A Cosmic Snake for Chinese New Year

by Jason Major on February 10, 2013

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Barnard 72 - the "Snake Nebula" (Wikisky.org)

Barnard 72 – the “Snake Nebula” (Wikisky.org)

Gong Hey Fat Choy! Today marks the beginning of the Chinese New Year and what better way to celebrate the Year of the Black Snake than with a look at an enormous shadowy cosmic serpent, the Snake Nebula!

Also known as Barnard 72, the Snake Nebula is a meandering lane of dark dust located about 650 light-years away in the constellation Ophiuchus. Several light-years long, its opaque dust blocks our view of stars within the central bulge of the galaxy… but also reveals its presence since that region of the sky is literally filled with stars.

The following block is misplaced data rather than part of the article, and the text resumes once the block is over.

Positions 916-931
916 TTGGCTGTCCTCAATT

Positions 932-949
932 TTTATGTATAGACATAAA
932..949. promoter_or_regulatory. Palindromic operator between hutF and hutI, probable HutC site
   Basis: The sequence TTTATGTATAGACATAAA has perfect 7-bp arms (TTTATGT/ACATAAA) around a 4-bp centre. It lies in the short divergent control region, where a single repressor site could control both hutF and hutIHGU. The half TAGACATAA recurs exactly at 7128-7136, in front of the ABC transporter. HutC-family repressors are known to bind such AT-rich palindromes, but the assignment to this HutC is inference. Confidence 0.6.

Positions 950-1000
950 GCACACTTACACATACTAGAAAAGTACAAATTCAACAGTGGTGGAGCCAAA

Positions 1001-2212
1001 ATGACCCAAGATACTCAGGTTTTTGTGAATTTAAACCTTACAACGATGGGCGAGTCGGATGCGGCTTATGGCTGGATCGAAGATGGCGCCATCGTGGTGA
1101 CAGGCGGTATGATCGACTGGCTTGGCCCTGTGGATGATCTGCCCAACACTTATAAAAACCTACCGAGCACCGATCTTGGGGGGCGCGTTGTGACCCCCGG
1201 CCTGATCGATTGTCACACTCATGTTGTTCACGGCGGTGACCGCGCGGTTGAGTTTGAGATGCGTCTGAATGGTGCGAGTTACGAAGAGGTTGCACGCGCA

The Snake Nebula is part of the larger Dark Horse Nebula.

The bright star seen in the image just below the snake’s middle (looks like it may have just had dinner!) is HD 157398, a giant orange star 538 light-years from Earth. Here it shines brightly, but in the sky its visible magnitude is 6.67 — just a bit dimmer than what can be seen with the naked eye under the darkest skies.

Image via Wikisky.org.

About 

A graphic designer in Rhode Island, Jason writes about space exploration on his blog Lights In The Dark, Discovery News, and, of course, here on Universe Today. Ad astra!

Aqua4U February 11, 2013 at 6:10 PM

I was born in the year of the snake and am supposed to avoid tigers and pigs. But since I have no ‘lucky star’ or put faith in Chinese or other astrology myths… Here Kitty-kitty! OINK!~

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